The Revelation part three: Ephesus; All Out of Love

In this episode we look at the message to the first of the seven churches…the church at Ephesus.

The church is called and empowered to be incarnational in our culture. That means we are to be portals through which Jesus continues to live His life. When Christ lives His life in us as us, the context of all our mission is love, just as Christ is love.

Revelation- 3 Message Notes

Revelation-3 Journey Group Discussion Questions

Revelation Week 3 (podcast) from Snoqualmie Valley Alliance on Vimeo.

Things are not as they seem…


Have you ever wondered what the mother of Barabbas thought, felt or wondered when her son was released and Jesus was condemned? If there is a universal character that represents all of us in the Good Friday story it is Barabbas…we have all been acquitted, set free from our sentence of death because Jesus went to the cross in our place…

Good Friday is the day we remember that life often has dark encounters where we are left wondering if God is real, kind, involved or aware.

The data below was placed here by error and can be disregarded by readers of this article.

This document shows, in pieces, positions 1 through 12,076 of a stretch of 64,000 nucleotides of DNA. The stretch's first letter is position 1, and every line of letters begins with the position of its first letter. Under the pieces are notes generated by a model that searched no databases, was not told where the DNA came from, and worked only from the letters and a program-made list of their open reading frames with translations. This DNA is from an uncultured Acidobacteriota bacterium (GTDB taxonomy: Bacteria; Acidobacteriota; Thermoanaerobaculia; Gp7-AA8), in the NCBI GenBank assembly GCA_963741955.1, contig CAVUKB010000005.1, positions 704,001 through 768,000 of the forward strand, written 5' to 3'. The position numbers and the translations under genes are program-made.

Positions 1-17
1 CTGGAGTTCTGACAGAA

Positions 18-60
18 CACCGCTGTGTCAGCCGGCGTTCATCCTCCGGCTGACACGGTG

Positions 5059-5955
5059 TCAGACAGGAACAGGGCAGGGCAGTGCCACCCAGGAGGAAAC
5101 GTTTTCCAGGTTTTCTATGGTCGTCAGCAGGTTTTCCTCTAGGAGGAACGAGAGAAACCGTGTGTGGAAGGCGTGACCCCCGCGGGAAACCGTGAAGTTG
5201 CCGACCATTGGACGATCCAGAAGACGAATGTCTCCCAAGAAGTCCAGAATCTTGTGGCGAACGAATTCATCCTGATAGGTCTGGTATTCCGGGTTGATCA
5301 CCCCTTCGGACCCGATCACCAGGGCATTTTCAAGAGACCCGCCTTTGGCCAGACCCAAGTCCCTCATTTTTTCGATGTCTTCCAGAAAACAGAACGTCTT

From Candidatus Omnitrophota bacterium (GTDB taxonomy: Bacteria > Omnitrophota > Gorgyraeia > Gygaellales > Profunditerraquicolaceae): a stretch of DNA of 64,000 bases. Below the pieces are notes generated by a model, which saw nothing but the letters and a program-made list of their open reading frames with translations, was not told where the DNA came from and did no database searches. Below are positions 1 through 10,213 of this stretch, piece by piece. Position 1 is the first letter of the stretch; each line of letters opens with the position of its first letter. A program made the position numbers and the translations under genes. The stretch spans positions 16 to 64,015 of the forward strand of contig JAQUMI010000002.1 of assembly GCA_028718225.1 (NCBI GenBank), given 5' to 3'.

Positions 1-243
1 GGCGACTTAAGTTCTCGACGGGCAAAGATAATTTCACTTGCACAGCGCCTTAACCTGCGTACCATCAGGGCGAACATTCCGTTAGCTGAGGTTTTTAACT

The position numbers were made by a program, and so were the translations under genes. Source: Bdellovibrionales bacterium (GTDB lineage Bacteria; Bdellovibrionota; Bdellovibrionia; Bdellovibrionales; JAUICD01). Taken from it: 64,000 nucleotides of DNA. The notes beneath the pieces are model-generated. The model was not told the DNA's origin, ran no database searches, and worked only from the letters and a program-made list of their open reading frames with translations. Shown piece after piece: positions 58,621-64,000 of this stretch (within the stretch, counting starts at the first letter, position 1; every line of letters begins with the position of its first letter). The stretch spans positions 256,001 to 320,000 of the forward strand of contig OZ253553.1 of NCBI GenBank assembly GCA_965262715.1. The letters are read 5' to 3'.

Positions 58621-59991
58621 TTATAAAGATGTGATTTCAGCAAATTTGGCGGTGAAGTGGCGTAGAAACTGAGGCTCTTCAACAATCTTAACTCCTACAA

Good Friday dares to combat our need to have life tied up in neat little bows…to always have happy endings…to ride off into the sunset…instead, it creates the sacred art of waiting….the holy transformation of not knowing…the necessity for all who follow Jesus to embrace the dark night of the soul where we learn the divine language of silence.

Jesus reminds us that in this world we will have trouble…He doesn’t say, “But if you believe in me I will make sure you experience zero troubles or pain!” No…he simply says ‘don’t be afraid of what you will face…trust me.’

But trusting God is hard when you are experiencing a Good Friday…”where are you God? Don’t you know what’s going on? Don’t you care?”

Like Pilate, sometimes we make choices that are pressured and forced. While we want to wash our hands of painful outcomes, we know deep inside that there is blood on them no matter how hard we try to justify our decisions…we are experiencing Good Friday.